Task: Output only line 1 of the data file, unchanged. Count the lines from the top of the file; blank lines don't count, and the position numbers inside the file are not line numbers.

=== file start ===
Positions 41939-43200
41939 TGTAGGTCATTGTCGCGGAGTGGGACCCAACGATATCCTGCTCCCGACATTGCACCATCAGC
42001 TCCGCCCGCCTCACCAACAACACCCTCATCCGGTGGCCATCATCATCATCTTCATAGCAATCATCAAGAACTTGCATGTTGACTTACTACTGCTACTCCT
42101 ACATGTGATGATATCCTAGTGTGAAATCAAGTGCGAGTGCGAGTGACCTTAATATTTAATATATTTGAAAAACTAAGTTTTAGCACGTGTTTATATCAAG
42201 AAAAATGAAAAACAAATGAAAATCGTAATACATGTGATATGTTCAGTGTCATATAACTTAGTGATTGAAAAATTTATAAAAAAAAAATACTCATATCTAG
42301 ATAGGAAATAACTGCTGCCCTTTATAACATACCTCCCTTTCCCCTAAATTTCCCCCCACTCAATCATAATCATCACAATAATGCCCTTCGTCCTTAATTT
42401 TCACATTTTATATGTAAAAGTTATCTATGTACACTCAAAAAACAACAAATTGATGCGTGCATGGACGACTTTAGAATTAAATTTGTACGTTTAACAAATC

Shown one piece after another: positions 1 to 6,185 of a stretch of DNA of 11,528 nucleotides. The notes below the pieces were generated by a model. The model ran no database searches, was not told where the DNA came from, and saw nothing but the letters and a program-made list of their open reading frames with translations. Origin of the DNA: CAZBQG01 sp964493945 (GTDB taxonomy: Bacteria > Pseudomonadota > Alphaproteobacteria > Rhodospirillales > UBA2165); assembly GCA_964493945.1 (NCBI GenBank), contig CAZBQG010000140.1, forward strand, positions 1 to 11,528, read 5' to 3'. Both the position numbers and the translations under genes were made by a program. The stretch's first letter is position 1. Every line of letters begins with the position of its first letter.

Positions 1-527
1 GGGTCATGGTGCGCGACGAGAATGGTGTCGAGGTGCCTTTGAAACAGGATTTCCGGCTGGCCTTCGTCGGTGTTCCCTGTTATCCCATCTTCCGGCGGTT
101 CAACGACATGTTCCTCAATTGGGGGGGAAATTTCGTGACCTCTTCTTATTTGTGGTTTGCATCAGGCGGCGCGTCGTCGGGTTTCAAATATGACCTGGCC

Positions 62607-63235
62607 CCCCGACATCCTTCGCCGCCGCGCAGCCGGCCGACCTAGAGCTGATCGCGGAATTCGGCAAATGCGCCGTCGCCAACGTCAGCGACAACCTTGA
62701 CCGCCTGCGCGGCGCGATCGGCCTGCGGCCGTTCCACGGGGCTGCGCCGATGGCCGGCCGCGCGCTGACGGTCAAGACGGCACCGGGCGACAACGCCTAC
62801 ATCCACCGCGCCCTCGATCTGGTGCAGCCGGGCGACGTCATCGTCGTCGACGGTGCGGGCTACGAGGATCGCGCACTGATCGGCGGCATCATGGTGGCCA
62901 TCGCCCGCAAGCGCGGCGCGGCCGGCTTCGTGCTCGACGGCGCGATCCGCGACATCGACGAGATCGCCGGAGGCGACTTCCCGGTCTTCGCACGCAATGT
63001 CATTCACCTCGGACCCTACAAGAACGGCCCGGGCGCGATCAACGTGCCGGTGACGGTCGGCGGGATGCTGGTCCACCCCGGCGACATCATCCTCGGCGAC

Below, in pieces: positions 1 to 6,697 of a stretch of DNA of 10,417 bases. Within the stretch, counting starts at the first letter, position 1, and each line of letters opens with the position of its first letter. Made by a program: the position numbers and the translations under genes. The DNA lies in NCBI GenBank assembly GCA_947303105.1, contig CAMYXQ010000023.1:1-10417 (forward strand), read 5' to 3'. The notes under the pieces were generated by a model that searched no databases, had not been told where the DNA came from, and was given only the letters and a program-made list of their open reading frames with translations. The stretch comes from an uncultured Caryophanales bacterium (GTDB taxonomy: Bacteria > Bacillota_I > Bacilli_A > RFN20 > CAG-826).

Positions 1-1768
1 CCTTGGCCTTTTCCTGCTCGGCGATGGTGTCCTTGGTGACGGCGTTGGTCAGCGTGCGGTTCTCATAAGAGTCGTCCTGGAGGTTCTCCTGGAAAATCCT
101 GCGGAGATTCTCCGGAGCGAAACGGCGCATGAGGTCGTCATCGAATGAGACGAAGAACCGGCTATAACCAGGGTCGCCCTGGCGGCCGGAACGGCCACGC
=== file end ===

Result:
Positions 41939-43200